Posted by: rufus magister | Oct 30 2015 0:18 utc | 18

@14 ce.. thanks for that article.. here's another one from today - same site..
Is Turkey setting a Kurdish trap?

Posted by: james | Oct 30 2015 0:46 utc | 19

AriusArmenian | Oct 29, 2015 7:31:29 PM | 15 -->

"A lot of very good reporting has come from Wayne Madsen but in the honmeh narrative he was hoodwinked by the Turks.

"I have to hand it to the Turks. They certainly keep trying."

AriusArmenian | Oct 29, 2015 7:31:29 PM | 16 -->

"So with the donmeh narrative the Turks can absolve themselves of any responsibility for the Armenian Genocide and turn Erdogan into a patriot. The Turks behind this donmeh narrative have taken lessons from Goebbels."

Hmm... Hmm... Where have I heard that sort of logic before?


Posted by: blues | Oct 30 2015 1:30 utc | 20

Have to wonder if NATO countries are not bothering to "discipline" Erdogan because they know he'll be ousted by military coup.

Posted by: gemini33 | Oct 30 2015 1:52 utc | 21

How the job gets done.

"Seal was sentenced to work in public service at the Salvation Army facility on Airline Highway (U.S. 61) in Baton Rouge as a modification by the judge to his original plea bargain. On February 19, 1986, Barry Seal was shot to death in front of the site. Seal's shooting abruptly brought the DEA's investigation to an end."

1 hour and 51 min. Off your life by that much. You are young. You can afford it.

Posted by: blues | Oct 30 2015 2:33 utc | 22

If the polling is anything like western propaganda polling with its anti-left bias, then the Kurds will win by landslide ;)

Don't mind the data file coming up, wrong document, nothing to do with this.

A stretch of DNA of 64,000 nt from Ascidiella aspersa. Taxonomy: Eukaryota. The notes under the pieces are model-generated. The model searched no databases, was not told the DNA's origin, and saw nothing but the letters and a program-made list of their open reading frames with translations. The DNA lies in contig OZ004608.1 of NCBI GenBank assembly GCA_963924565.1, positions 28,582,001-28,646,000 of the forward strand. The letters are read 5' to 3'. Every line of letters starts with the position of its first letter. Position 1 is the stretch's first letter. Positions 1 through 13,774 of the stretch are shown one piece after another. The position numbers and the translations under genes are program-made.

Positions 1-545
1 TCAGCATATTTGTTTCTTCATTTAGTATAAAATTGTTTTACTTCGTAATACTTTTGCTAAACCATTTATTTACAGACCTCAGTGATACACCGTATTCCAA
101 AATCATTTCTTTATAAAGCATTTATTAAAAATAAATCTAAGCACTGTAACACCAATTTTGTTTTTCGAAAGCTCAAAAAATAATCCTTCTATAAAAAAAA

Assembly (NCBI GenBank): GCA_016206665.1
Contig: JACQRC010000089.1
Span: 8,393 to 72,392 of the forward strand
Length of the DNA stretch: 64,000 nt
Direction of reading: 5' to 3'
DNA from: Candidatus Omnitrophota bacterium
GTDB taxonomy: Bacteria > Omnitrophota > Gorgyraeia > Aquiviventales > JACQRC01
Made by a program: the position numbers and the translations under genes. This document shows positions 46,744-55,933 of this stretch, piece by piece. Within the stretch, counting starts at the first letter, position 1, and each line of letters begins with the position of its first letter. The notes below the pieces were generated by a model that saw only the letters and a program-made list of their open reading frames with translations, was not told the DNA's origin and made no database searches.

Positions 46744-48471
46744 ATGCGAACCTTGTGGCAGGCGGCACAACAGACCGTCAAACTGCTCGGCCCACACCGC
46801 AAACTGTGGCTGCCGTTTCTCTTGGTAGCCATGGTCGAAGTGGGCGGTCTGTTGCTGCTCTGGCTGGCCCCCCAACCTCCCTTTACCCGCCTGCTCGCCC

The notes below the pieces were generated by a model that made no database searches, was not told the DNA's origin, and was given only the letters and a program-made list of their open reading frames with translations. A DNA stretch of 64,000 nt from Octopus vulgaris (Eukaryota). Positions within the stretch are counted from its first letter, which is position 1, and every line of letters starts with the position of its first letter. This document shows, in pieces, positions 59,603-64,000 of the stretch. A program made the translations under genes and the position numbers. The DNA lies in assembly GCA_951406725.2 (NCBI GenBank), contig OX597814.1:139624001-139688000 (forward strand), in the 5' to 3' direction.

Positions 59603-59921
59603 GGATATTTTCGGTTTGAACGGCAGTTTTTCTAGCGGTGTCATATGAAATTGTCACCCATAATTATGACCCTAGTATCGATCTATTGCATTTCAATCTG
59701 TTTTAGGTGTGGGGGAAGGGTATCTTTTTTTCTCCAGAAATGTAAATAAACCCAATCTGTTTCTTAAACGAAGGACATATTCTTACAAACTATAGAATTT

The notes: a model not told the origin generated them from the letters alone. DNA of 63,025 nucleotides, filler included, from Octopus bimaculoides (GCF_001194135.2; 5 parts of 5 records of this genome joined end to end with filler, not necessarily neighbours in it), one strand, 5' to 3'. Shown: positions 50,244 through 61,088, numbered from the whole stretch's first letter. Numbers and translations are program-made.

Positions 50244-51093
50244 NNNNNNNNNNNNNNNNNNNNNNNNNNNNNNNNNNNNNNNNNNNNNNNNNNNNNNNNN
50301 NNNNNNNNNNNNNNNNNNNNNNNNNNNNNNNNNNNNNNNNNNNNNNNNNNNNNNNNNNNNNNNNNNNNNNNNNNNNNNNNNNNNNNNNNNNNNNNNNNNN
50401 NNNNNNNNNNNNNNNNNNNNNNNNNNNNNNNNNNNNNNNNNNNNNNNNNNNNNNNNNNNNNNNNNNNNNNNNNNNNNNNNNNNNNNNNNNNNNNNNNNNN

Posted by: tom | Oct 30 2015 3:14 utc | 23

Here's a bit more on the Ghassan Kadi article on Erdogan:

What has changed also was how Turkey was transformed from a nation with liberal Western attributes, looks and attire to one that has a government that is Islamic in spirit, looks and aspirations.

Last but not least, the political power was taken away from the armed forces and put into the hands of the president. That was a major change that perhaps has dug the last nail in the coffin of Ataturk’s legacy.

Ataturk gave power to military leadership. Army chiefs, a council of three comprised of the three main divisions of the armed forces, had the power of a council of elders and the position of a government watchdog. Should politicians put their own interests before public good, the council of generals could step in and declare what was seen in the West as a military coup, when it was indeed the army chiefs exercising their constitutional powers to save the state from the foolhardiness of politicians.